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Enron exec speaks out

Cindy Kay Olson was one of thousands of employees who lost everything when Enron ” the one-time leader in energy trading ” collapsed due to corporate fraud and a staggering misunderstanding of how the market works.

In Olson’s case, ‘everything’ meant paychecks, pensions and savings; quite a bit, considering Olson had invested 23 years of her life with Enron and didn’t know until the word bankruptcy entered the equation that the company was in real danger of falling apart.

“My take on what happened is very different than other people that have written about Enron in the past,” Olson said.



Having climbed the company’s ladder to become the president of human resources and community relations, Olson got to see more than the average worker did during her tenure with Enron. Olson will be at the Bookworm of Edwards Thursday night to promote her new book, “The Whole Truth, So Help Me God,” an account of her experiences with top-level CEOs and executives and what she said went on behind closed doors at Enron.

“It is definitely a coincidence, with all that’s going on now (financially) and her appearance. … In a weird sort of way it’s great because it does correlate to what’s happening now,” said Stephen Bedford, marketing director for the Bookworm.



‘I was there’

Contrary to public perception, Enron wasn’t all greedy men in suits and sinister swindlers, Olson said. She holds the view that many of those held responsible for the scandal ” some of her best friends at the time like former Enron CEO’s Ken Lay (who died in 2006) and Jeffrey Skilling ” are innocent, despite their indictments for fraud and insider trading.

“I was there. I was living and breathing every minute of it. So I don’t blame Ken Lay, I don’t blame Jeff Skilling,” Olson said. “I think the public has the impression that these guys were evil and corrupt when I think it was more they didn’t understand the risks that were there.”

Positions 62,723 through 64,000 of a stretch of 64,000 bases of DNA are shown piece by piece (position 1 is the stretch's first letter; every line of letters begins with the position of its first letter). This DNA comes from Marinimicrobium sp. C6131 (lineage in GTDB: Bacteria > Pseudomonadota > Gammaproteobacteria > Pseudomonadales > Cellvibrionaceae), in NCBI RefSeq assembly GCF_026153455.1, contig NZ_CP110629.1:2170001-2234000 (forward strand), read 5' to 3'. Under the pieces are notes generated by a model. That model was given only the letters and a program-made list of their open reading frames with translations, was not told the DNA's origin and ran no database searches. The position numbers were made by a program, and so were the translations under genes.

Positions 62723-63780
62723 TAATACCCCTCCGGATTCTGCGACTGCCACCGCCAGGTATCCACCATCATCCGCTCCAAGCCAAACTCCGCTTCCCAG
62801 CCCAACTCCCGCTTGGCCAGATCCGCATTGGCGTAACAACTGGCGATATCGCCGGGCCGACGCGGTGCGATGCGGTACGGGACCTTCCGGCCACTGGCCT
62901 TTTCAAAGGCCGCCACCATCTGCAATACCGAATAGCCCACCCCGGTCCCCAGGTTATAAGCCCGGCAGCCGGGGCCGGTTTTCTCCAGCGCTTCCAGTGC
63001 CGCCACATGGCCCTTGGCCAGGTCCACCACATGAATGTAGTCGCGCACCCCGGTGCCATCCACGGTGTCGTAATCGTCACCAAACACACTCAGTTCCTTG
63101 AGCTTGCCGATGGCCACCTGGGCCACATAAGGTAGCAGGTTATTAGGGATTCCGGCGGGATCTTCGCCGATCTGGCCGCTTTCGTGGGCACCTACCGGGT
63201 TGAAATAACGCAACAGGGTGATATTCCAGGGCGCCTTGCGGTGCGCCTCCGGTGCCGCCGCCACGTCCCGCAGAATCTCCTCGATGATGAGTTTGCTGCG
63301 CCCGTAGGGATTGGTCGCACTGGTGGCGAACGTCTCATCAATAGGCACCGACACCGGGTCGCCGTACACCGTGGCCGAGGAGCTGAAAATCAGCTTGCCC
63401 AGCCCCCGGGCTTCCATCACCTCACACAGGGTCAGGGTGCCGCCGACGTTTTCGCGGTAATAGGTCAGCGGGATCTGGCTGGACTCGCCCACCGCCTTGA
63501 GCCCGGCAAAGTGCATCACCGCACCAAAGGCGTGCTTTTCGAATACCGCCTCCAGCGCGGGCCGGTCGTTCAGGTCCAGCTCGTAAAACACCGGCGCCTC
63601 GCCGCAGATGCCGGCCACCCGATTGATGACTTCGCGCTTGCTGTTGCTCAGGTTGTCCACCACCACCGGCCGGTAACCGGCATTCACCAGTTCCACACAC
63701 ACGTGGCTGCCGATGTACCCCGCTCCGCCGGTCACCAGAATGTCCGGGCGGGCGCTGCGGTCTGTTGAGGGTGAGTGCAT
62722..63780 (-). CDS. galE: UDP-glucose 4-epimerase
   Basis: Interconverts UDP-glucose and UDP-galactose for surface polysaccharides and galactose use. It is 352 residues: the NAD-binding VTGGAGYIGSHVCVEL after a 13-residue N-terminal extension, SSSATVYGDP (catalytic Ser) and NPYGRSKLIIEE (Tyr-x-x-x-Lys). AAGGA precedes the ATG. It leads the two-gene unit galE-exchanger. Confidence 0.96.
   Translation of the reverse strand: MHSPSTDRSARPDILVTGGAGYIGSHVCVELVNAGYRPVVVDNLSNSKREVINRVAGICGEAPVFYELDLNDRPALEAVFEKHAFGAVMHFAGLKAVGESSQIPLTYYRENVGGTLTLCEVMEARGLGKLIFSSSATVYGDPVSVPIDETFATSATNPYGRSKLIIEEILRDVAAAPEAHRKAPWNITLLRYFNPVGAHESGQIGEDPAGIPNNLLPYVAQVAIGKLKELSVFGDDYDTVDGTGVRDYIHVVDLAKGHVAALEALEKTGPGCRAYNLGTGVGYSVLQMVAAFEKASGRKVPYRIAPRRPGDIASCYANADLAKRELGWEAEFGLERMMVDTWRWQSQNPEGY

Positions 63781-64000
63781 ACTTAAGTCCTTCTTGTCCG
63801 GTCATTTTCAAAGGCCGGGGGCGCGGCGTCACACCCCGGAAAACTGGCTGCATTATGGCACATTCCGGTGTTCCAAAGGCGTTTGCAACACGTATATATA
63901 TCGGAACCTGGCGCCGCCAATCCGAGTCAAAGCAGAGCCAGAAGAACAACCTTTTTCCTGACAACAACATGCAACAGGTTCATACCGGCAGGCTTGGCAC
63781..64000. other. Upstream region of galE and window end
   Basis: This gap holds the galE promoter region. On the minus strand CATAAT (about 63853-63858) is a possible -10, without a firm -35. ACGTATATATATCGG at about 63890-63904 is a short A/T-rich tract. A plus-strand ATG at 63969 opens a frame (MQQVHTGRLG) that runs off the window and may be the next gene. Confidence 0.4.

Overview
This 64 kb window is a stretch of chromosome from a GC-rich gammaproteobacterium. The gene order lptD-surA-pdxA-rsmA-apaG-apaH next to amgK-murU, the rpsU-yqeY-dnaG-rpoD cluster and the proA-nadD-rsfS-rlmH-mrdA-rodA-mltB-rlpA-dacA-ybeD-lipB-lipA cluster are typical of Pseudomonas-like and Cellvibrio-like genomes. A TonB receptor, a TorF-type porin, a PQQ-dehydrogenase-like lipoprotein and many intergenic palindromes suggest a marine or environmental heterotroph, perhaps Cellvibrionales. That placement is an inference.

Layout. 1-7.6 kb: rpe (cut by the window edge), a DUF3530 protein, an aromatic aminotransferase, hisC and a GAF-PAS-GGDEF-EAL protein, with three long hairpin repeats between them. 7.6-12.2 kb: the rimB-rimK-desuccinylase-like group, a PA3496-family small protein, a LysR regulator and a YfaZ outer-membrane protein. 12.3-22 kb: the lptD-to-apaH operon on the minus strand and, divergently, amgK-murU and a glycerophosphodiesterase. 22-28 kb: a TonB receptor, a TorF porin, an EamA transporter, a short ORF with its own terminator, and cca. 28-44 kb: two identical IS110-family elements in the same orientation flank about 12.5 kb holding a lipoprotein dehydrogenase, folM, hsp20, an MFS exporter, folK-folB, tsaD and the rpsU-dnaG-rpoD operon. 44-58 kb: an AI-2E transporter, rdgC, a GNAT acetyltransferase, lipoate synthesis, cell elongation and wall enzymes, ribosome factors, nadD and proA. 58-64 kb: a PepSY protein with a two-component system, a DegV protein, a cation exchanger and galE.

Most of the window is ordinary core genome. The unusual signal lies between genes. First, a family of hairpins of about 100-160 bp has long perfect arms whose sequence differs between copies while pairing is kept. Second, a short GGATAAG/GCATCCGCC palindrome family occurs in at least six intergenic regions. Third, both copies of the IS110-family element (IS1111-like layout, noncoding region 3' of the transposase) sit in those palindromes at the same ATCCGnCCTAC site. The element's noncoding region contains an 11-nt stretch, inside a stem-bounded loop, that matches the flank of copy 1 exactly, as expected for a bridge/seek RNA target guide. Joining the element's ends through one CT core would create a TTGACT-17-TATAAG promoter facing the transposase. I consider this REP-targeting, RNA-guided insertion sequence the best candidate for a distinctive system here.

While the ins and outs of Enron’s fall are complicated, what basically happened is those running the company fudged numbers to make it look like Enron was a good investment when it wasn’t. As the actual value of Enron stock was sinking, investors saw an enticing piece of action too good to be missed ” until the bubble burst.

Saying what she wants

Olson never got to tell what she considers the truth during Senate hearings, and ever since she said she felt as if she was painted as just another executive crony who made out like a bandit while others got the shaft.

“My book … tells the truth, the whole truth. I talk about some of the bad things that were happening in Enron because I never got to tell it when I was in front of all those trials and hearings,” Olson said.

Surprisingly flippant now that she knows no criminal charges will be filed against her because of the Enron scandal, Olson added, “What you’re gong to find in my book are things my attorneys have said I should never have said.”

‘Really find out the truth’

Seven years later, Enron is still the go-to example of corporate greed and mismanagement, but Olson said she wrote the book because she wanted to shed some human light and give some inside examples about what most people consider a classic case of American greed.

How odd, then, that Olson said she sees a repeating pattern with America’s current economic troubles. According to her, the banks have been following the Enron way of business for years, lending mortgages to people who couldn’t pay them back ” and again, the bubble burst.

“I just want them to stop and take a breath and really find out what caused it and not go after everybody and not really find out the truth,” Olson said.

High Life writer Charlie Owen can be reached at 970-748-2939 or cowen@vaildaily.com.


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